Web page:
THE CHRISTIAN FEAST
though purely English in its expression, makes us think of some French Noeliste or some present-day Italian worshipper of the
" Instead of neat enclosures Of interwoven osiers, Instead of fragrant posies Of daffodils and roses, Thy cradle, kingly Stranger, As gospel tells, Was nothing else But here a homely manger.
But we with silks not crewels, With sundry precious jewels, And lily work will dress Thee ; And, as we dispossess Thee Of clouts, we'll make a chamber,
Sweet Babe, for Thee,
Of ivory, And plaster'd round with amber." *2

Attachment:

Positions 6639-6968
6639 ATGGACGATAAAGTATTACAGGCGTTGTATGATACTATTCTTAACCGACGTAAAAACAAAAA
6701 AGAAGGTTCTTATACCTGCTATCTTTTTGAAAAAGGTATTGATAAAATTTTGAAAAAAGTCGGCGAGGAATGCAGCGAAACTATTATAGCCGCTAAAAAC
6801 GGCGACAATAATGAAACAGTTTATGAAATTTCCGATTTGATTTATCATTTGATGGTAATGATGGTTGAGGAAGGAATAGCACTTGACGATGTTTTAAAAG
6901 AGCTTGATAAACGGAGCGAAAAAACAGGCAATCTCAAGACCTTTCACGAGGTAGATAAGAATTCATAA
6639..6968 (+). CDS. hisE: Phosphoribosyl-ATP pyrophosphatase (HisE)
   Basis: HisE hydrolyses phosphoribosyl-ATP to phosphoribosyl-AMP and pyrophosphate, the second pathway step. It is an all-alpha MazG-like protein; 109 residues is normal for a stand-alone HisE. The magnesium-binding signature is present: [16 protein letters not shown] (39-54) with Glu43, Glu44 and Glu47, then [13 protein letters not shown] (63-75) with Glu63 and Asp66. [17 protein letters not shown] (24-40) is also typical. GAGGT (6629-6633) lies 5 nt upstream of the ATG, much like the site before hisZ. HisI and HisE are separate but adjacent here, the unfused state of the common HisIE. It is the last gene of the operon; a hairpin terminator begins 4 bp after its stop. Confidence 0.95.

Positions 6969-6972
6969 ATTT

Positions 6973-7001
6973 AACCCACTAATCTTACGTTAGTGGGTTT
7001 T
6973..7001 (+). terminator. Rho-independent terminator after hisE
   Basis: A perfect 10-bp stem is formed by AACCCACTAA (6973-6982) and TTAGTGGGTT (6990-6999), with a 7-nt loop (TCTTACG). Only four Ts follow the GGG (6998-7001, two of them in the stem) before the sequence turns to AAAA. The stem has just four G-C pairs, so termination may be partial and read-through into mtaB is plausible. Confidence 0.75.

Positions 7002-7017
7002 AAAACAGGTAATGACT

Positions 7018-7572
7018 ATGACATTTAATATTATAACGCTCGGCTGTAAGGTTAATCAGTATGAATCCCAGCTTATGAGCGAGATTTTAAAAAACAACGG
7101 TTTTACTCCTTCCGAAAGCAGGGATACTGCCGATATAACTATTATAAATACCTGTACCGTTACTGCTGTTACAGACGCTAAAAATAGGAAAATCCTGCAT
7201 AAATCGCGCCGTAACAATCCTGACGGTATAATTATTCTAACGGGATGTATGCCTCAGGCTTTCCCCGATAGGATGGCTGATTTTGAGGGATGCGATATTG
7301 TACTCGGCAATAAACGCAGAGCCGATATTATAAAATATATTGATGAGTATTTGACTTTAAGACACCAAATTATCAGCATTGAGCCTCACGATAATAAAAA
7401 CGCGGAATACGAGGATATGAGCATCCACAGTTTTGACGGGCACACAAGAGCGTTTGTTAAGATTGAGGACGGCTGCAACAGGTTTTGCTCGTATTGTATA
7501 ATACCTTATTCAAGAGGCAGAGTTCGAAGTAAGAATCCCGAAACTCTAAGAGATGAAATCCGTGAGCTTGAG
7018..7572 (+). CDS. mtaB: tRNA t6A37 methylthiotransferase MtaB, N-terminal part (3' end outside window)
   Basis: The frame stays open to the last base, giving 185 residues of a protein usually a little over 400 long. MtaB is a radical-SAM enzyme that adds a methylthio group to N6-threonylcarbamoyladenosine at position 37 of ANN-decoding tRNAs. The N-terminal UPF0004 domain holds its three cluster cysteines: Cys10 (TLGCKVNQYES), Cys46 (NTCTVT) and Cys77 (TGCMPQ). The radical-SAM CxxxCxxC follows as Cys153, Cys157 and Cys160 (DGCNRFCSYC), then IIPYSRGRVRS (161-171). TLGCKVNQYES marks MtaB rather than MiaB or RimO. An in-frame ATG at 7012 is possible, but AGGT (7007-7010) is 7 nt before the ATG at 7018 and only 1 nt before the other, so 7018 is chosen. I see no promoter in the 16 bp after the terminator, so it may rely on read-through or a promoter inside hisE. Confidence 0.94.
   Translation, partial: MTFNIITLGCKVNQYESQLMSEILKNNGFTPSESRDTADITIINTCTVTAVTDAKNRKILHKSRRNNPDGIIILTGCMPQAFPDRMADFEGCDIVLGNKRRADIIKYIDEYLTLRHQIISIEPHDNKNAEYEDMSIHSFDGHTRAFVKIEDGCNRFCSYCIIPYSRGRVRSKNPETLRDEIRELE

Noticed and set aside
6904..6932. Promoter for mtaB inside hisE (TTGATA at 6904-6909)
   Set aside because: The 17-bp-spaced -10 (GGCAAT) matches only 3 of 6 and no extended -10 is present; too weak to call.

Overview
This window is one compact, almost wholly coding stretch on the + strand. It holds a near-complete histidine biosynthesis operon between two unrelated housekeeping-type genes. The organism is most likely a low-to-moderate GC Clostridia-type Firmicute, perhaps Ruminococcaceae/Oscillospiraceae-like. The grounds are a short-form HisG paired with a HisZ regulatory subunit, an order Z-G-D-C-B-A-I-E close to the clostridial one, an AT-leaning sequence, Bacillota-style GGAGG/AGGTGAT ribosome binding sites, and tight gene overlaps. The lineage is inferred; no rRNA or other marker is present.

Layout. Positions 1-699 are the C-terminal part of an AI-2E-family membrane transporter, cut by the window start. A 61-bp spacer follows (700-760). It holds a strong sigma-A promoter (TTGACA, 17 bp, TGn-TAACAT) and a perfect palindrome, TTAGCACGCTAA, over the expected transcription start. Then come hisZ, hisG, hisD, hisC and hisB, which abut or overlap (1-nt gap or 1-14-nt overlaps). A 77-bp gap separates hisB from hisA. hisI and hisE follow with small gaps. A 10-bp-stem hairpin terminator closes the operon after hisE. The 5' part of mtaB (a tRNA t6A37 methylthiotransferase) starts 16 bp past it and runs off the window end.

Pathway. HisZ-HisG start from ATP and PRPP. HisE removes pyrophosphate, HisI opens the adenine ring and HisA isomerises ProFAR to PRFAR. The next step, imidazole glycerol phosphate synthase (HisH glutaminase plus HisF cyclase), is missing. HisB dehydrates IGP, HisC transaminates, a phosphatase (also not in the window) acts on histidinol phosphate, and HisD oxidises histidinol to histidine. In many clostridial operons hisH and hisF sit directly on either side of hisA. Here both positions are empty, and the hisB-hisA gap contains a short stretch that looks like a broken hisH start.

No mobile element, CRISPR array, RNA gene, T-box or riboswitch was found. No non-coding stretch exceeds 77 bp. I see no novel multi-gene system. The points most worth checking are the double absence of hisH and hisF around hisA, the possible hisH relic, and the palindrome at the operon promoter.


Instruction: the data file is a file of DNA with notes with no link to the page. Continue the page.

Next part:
Poems such as Herrick's to the Babe of Bethlehem reveal in their writers a certain childlikeness, an insouciance without irreverence, the spirit indeed of a child which turns to its God quite simply and naturally, which makes Him after its own child-image, and sees Him as a friend who can be pleased with trifles —almost, in fact, as a glorious playmate. Such a nature has no intense feeling of sin, but can ask for forgiveness and then forget; religion for it is rather an outward ritual to be duly and gracefully performed than an inward transforming power. Herrick is a strange exception among the Anglican singers of Christmas.
Milton's great Nativity hymn, with its wondrous blending of pastoral simplicity and classical conceits, is too familiar for quotation here ; it may be suggested, however, that this work of the poet's youth is far more Anglican than Puritan in its spirit.
Sweet and solemn Spenserian echoes are these verses from Giles Fletcher's "Christ's Victory in Heaven":—